A Complete Guide To Dark Mode On The Web

Dark mode is quickly becoming a user preference with Apple, Windows, and Google having it implemented into their operating systems. But what about dark mode on the web? Adhuham wrote a comprehensive guide to dark mode that delves into different options and approaches to implementing a dark mode design on the web.

To start off, the guide looks at the technical considerations that implementing a dark mode entails, covering different approaches to toggling the themes and how to store a user’s preferences so that they will be applied consistently throughout the site and on subsequent visits. Tips for handling user agent styles with the color-scheme meta tag help avoid potential FOIT situations. Design considerations are also tackled, of course, with valuable tips to get images, shadows, typography, icons, and colors ready for dark mode.

Streamlining The Checkout Experience

56. That’s the number of actions a customer needs to complete to buy an American Airlines ticket. Let’s face it, checkout forms are often too long and a hassle to fill out. In the worst case, customers might even abandon the process. To help us do better, UX Planet published a four-part article series on streamlining the checkout experience back in 2017 which is still gold for everyone working on a checkout flow today.

The first part in the series examines examples where the checkout experience has gone wrong and why. The second part pins down the most important things that will help improve any checkout form experience in 16 easy-to-follow tips. Part three is dedicated to form validation and how to minimize the number of errors a customer might make, while also taking a closer look at differences between B2C and B2B markets that lead to differences in design. Last but not least, part four is all about bank card details, teaching you how to detect and validate a card number and how to deal with the other payment form fields. A long but worthwhile read.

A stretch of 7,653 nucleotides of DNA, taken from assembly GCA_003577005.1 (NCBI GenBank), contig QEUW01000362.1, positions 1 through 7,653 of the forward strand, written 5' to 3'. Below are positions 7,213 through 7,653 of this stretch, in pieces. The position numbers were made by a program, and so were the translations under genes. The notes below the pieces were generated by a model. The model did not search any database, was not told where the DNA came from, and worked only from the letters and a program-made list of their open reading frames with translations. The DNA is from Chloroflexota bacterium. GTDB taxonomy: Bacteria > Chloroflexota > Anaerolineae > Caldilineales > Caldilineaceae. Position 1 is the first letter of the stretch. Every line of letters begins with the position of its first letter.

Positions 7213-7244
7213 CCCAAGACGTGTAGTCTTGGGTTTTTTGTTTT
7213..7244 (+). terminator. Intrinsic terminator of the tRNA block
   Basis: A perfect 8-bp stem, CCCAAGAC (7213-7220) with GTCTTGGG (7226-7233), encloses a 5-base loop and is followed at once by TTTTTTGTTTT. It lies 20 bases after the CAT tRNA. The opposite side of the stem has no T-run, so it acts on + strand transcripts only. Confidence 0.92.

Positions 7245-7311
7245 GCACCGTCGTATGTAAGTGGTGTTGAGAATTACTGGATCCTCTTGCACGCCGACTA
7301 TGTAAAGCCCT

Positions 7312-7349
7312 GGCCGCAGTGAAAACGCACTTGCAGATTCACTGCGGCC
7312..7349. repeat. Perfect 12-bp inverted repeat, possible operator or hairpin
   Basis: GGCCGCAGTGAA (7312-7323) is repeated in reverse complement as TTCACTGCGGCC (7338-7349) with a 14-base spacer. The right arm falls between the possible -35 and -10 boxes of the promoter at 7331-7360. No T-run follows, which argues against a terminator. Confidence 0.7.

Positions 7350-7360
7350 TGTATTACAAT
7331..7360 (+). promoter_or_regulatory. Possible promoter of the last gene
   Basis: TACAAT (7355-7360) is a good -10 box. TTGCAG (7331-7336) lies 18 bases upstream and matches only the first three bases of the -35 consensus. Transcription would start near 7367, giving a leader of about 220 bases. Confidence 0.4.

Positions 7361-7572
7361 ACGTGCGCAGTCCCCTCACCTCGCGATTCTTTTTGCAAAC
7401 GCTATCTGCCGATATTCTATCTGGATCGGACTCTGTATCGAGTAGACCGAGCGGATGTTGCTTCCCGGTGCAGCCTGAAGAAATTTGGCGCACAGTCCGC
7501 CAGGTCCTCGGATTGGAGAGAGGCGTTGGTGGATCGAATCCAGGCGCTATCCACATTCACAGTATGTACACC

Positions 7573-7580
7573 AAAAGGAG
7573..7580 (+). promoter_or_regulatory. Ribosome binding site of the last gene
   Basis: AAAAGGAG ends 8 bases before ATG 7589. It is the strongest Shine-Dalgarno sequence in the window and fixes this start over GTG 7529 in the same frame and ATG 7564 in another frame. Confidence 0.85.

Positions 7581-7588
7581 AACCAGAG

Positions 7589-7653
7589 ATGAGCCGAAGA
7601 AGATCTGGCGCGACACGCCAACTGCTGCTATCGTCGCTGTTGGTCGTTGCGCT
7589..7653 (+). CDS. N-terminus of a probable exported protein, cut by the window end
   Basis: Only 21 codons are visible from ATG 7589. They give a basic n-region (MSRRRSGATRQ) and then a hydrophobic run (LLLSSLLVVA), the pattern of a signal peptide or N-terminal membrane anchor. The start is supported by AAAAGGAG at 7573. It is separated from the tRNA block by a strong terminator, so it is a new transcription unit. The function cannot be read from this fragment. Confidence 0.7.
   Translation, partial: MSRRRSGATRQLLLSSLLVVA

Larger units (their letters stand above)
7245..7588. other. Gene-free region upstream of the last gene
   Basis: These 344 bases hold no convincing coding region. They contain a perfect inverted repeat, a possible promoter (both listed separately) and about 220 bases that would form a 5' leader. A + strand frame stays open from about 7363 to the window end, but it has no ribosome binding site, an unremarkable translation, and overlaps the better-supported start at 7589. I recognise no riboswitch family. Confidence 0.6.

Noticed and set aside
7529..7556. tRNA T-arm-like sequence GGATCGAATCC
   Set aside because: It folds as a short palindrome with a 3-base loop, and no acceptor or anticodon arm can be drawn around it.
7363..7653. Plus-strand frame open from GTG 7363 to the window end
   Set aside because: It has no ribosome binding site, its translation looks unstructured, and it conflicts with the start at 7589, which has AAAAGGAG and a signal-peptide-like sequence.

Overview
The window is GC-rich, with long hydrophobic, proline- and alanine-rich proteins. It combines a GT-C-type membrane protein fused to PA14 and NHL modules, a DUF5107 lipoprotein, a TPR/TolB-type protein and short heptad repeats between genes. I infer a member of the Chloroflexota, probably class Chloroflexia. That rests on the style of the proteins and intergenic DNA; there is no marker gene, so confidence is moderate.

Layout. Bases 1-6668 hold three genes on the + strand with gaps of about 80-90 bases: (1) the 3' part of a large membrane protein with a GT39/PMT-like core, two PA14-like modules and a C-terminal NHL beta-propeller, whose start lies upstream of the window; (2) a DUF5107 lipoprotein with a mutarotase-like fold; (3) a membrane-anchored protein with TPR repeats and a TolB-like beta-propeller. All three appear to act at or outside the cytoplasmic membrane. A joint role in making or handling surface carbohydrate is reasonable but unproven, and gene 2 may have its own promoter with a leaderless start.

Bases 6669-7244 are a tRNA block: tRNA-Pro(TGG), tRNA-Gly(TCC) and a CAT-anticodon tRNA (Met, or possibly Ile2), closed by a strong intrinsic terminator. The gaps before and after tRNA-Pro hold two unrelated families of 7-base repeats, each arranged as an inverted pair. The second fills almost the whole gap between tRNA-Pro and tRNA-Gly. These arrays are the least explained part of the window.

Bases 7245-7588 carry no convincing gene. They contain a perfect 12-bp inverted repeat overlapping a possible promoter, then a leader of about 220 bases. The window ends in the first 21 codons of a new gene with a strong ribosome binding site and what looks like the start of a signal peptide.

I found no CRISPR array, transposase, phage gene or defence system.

The Maturity Of UX Writing

For the past five years, organizations and designers have turned their focus to the importance of writing. They’ve realized that content can indeed help to design clear and meaningful experiences. But what is UX Writing and why is it that important?

According to the UX Writing Worldwide Report, UX Writing focuses on users and helps create experiences that are relevant to their needs. The survey results are quite interesting and useful because they can help to better understand the role of the UX Writer in companies around the world.

The State of Developer Ecosystem 2020

What’s the most popular programming language among developers? Which languages do developers plan to migrate to? And which is the most studied language? These are only some of the questions that the State of Developer Ecosystem 2020 report answers.

At the beginning of this year, JetBrains surveyed almost 19,700 developers to identify the latest trends around tools, technologies, programming languages, and other facets of the development world. Some of the key takeaways: Java is the most popular primary programming language, JavaScript the most-used overall programming language, and when it comes to adopting a new language, Go, Kotlin, and Python are at the top of developers’ lists. Apart from hard facts like these, the survey also takes a closer look at open-source contribution, team tools, life habits, and information seeking. Precious insights into what moves the development community.

Designing The Inline Form Validation Experience